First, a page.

He put Sheffield on the map at this summer’s World Cup – and now the city’s England ace Harry Maguire has told how his starring role in Russia has turned him into a cult hero.
He says he is getting used to life as a cult of English football but insists a long line of autograph hunters at Gainsborough Trinity represents the height of his post World Cup fame.
The Leicester player turned in several eye-catching performances as the Three Lions reached the last four in Russia, coming of age on the international stage and scoring the winner in the quarter-final against Sweden.
The defender's buccaneering style, not to mention to team-mate Jamie Vardy's insistence on using his "slabhead" nickname, made him a big favourite among supporters but there are no celebrity affectations about the 25-year-old.
Just a week after a gut-wrenching semi-final loss to Croatia he was on the sidelines to support brothers Laurence and Joe go head-to-head in a pre-season friendly between Gainsborough and Chesterfield.
"It was pretty mad. At half-time, I had a pretty long queue and I tried to get through as many autographs as I could," he said after linking back up with the squad for Saturday's Nations League opener against Spain.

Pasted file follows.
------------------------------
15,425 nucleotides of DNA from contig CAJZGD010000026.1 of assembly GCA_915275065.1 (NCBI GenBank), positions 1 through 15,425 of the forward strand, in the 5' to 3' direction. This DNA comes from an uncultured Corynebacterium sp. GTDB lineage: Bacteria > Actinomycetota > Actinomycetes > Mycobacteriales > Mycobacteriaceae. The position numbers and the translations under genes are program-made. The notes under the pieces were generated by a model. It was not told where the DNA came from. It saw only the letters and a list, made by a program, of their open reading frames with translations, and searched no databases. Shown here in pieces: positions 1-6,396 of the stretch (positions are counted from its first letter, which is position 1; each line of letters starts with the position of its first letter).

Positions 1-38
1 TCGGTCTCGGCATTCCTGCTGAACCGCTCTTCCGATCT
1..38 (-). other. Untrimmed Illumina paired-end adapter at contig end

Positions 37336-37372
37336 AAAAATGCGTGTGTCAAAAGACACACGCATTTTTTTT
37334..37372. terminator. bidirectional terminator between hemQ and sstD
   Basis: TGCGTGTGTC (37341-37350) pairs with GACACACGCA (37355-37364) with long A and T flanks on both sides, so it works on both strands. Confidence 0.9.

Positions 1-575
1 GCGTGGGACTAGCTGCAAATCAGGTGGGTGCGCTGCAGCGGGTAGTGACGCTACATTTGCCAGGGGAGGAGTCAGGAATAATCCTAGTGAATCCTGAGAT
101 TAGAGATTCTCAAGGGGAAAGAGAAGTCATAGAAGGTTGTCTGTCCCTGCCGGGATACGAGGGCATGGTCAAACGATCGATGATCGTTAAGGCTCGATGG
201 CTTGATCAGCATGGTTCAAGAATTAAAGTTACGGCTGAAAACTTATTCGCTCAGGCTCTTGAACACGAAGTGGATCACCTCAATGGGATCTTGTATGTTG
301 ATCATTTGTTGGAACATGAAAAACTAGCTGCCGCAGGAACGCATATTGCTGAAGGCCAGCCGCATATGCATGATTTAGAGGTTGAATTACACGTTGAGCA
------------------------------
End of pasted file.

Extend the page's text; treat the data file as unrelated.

"There must have been a good few hundred queuing up. I think they restricted them to one photo or a signature each to try and get through. That was probably the busiest place I have been but it is nice. I try to keep my feet on the ground, still living the same life.
"I still support my brothers, which I have done my whole life. The only difference is that I am getting recognised in more places and asked for more pictures."
Maguire's star status would have rocketed several notches had a much discussed move to Manchester United, and a £75million price tag, materialised.
Jose Mourinho's ongoing issues at centre-half could easily leave the player questioning what might have been at Old Trafford but he is more than happy to repay the faith Leicester showed in him little more than a year ago.
"If we were successful at the World Cup, as we were, there were always going to be players who came under interest that is part and parcel of the game," he said.
"I spoke with Leicester after a bit of interest from clubs, they reiterated that I wasn't for sale and I respected that decision.
"They gave me an opportunity to play in the Premier League when I had just been relegated with Hull. They have gave me the platform to play at the World Cup so I feel I owe them and I respect that decision."
Fate pitted him against United on the opening day of the season, with the Red Devils faithful awarding Maguire a conspicuous ovation.
"It was quite strange but I've had a few claps from opposition fans," he said.
"I think that was due to the achievement that we, as a team, produced at the World Cup. I think we brought the country together."
The defender grew up in Mosborough and took up football from an early age on his path to this summer’s World Cup.